This curve considers the relationship between different indicators of environmental pollution and per capita income. It shows that although environmental pollution increases in the first stages of economic growth, when a higher level of income is reached, economic growth then provides environmental improvement.
Concerning social media’s influence on the public perception of climate change, Dr Morana says: “In our study, we do detect a positive role for social media coverage in fostering climate change awareness, even when controlling many other potential determinants”.
Regarding the correlation between the public perception of climate change and digital news consumption, Dr Morana states that there was probably a positive correlation between the use of digital information sources and people’s attitudes.
Of course, all the researchers agree that the positive impact of digital news consumption on climate change awareness is hampered by the ease with which false news is spread online. But, as Dr Robinson says, the nature of the internet makes this inevitable. “The internet allows everyone to publish and reach an audience. So, people who don’t know anything about climate change or who are malicious also publish climate change news online. This is the inevitable outcome of democratising publishing. Especially for climate change, there are some coordinated campaigns online from people that try to undermine climate change”, he said.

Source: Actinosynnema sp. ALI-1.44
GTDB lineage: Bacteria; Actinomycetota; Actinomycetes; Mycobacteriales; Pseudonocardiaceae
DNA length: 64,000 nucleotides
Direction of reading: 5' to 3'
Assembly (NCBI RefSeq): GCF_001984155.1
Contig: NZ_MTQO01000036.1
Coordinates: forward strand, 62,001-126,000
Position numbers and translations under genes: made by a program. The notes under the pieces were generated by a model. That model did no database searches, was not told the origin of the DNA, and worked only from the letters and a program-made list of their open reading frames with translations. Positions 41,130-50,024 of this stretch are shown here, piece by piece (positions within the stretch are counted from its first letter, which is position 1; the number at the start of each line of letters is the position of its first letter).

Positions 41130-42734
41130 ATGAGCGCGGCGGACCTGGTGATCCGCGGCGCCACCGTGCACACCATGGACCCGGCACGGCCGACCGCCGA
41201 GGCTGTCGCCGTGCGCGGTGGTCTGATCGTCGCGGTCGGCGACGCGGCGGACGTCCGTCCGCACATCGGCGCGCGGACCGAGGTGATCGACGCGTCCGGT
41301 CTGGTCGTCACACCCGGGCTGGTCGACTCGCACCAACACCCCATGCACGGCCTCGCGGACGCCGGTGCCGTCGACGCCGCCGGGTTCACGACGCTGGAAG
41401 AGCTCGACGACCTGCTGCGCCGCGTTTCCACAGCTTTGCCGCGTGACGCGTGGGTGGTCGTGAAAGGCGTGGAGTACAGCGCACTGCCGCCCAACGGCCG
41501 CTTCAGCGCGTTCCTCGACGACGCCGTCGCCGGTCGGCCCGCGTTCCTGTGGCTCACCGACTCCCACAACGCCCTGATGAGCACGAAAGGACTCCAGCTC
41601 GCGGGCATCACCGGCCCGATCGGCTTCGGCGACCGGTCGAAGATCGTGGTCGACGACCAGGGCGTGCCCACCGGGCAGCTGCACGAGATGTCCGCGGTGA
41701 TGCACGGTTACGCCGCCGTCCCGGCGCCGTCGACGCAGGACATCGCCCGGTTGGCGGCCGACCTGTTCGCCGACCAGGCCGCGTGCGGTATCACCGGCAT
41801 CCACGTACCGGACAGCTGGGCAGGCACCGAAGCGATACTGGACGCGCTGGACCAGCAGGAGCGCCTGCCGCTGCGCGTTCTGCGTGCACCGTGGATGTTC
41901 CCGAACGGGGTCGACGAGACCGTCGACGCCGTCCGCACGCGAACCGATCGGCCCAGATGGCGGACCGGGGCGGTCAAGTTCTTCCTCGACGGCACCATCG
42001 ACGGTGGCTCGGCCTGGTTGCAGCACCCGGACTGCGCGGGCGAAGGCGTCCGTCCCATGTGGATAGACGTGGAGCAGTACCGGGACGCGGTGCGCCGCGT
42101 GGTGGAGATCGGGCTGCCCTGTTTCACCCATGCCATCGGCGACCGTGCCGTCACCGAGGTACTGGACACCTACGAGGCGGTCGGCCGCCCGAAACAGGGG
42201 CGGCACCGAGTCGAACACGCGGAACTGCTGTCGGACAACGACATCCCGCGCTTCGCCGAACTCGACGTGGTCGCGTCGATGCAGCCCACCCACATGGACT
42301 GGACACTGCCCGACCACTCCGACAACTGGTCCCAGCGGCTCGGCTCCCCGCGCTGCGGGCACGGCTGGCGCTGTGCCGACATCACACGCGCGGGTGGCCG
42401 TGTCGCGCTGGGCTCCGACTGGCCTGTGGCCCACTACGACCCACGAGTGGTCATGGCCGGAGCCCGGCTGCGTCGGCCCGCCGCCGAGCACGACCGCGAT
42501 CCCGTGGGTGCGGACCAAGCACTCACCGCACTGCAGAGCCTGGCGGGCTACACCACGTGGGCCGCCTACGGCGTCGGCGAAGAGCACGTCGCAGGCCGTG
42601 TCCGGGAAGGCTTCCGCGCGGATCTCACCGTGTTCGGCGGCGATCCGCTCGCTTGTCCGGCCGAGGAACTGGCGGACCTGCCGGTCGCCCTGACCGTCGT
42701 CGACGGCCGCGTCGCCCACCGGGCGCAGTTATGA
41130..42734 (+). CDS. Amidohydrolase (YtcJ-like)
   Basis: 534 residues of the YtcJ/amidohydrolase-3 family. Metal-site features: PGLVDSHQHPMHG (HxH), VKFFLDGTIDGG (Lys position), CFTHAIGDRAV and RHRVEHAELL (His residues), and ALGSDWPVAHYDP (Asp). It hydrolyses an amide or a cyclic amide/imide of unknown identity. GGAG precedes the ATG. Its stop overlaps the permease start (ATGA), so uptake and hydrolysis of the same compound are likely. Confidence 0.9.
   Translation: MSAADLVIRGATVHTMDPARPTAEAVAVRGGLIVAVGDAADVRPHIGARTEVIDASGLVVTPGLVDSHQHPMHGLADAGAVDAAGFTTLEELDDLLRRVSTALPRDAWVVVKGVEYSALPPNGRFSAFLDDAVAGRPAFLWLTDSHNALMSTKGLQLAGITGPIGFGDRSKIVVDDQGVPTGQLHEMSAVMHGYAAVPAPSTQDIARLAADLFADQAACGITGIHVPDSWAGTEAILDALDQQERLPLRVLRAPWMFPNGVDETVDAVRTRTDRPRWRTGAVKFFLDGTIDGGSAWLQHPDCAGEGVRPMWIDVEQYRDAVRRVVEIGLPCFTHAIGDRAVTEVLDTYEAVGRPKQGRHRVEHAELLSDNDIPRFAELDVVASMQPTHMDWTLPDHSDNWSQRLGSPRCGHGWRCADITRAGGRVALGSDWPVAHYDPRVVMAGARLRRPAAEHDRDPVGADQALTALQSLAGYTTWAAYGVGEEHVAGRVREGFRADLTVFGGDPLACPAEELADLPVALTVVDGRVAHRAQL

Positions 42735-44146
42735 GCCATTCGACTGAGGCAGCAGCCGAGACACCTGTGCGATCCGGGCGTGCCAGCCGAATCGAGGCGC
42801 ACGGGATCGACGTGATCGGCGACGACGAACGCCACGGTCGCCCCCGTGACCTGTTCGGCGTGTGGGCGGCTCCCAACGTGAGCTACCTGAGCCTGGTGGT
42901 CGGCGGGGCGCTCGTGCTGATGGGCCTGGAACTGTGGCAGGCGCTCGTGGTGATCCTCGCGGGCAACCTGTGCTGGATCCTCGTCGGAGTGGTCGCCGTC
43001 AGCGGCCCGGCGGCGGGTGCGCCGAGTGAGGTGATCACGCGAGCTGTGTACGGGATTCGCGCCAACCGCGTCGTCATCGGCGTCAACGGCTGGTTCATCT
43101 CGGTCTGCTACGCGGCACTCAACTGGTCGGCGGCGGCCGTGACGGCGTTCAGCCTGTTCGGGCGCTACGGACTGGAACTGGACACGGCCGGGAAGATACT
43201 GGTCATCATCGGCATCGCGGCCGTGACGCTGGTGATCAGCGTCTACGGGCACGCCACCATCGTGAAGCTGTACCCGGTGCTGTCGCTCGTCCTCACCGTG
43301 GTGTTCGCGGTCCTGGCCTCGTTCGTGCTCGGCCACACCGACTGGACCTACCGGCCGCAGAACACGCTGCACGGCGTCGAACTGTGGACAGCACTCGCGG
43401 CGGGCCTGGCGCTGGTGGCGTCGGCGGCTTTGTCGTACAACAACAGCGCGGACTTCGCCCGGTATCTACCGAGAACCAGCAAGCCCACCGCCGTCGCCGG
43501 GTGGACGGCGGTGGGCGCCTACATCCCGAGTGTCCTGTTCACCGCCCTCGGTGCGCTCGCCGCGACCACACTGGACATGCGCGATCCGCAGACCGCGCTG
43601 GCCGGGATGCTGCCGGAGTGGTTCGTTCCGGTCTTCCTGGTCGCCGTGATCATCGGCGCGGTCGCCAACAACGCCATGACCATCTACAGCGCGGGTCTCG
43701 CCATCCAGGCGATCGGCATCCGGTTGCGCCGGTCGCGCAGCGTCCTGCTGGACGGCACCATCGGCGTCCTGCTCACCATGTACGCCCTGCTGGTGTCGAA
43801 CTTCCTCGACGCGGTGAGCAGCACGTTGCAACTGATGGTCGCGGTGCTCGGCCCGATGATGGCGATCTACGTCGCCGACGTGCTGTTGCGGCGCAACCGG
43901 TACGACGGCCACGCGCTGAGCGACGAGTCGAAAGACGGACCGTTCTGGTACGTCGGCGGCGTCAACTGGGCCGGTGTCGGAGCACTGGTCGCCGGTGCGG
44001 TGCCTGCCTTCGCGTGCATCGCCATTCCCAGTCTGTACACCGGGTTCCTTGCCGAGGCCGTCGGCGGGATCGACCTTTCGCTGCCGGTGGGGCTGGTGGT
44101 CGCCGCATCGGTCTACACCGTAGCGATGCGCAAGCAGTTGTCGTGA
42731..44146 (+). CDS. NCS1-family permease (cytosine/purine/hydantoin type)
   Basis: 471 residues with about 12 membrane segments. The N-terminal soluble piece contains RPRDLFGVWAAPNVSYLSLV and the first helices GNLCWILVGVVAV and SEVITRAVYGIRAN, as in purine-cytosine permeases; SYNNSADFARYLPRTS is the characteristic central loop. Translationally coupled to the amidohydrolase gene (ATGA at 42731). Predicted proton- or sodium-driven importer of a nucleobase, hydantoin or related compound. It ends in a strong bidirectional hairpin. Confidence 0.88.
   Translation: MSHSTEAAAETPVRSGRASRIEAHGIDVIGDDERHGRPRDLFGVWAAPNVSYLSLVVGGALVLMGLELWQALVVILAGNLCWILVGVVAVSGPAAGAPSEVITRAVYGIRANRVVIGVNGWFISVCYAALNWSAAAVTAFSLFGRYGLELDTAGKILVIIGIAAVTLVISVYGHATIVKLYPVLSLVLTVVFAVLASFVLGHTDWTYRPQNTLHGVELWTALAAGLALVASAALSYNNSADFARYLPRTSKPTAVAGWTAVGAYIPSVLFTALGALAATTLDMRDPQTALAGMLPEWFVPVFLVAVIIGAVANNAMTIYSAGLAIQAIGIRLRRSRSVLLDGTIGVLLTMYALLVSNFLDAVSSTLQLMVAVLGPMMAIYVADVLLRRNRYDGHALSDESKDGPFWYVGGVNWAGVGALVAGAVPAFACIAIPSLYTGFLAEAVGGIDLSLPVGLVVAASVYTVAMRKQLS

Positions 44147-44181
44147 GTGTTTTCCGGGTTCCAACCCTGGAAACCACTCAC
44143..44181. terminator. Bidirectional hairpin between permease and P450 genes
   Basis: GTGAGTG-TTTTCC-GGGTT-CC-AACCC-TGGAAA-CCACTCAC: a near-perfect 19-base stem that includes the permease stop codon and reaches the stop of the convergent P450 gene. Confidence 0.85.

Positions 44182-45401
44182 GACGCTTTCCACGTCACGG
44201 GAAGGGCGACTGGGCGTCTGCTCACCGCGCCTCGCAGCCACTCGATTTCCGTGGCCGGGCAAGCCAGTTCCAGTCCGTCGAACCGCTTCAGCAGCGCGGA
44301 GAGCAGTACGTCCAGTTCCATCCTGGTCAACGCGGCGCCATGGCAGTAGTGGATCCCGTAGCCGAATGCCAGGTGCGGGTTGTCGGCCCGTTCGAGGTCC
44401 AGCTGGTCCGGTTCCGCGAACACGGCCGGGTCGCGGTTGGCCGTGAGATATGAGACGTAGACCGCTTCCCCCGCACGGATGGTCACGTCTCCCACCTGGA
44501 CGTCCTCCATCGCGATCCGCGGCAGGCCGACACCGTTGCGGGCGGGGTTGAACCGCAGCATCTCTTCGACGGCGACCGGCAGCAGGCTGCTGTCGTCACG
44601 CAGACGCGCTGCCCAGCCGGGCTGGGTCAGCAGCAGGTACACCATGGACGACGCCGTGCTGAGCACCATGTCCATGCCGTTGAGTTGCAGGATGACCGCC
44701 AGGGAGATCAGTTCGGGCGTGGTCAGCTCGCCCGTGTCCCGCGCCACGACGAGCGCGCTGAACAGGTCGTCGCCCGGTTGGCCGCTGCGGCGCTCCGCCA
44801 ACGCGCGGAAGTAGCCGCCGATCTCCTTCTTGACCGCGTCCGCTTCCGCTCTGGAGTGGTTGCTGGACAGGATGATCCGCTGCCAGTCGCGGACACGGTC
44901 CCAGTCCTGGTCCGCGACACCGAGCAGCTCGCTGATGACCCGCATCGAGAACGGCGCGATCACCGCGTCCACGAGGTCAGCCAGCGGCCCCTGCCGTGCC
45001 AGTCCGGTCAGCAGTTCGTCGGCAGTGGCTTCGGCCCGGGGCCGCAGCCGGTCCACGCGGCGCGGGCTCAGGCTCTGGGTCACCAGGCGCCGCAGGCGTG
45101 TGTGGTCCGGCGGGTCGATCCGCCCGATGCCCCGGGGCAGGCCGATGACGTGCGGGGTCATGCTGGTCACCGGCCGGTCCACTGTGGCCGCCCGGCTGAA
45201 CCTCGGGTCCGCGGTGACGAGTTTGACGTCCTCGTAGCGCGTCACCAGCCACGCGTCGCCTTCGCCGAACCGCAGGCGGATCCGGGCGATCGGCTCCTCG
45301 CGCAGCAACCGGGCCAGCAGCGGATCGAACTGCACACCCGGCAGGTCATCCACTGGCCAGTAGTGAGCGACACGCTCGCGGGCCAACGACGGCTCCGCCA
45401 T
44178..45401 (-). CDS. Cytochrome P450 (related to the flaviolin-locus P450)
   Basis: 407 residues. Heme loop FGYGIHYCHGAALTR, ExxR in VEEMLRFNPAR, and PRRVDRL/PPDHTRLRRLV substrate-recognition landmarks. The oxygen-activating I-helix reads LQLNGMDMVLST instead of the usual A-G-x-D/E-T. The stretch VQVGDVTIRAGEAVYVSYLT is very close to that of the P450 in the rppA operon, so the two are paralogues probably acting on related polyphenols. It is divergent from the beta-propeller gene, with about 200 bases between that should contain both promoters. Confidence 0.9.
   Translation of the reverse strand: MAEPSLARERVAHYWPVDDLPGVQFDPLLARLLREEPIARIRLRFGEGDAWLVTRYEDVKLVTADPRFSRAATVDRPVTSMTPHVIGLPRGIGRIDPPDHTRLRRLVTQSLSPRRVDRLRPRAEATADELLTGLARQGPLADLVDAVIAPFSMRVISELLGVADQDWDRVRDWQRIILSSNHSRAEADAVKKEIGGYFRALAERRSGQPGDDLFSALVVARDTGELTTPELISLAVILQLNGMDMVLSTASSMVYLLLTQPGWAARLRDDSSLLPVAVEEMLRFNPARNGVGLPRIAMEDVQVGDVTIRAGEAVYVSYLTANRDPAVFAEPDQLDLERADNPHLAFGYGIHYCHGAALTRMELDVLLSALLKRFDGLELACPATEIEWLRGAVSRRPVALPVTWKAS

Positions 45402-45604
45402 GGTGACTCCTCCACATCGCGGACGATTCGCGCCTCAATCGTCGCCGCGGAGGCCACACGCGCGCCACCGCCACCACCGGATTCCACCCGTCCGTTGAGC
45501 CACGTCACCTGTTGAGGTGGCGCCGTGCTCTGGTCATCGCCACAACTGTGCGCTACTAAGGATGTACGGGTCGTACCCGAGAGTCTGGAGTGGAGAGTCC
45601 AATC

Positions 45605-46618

However, in general, digital media and the possibilities they offer are helping to increase climate change awareness and slightly boost the public perception of climate change so that people take the problem seriously.
• A scientist’s opinion: interview with Dr Claudio Morana on the public perception of climate change in relation to news consumption
• A scientist’s opinion: interview with Craig T. Robertson on the public perception of climate change in relation to news consumption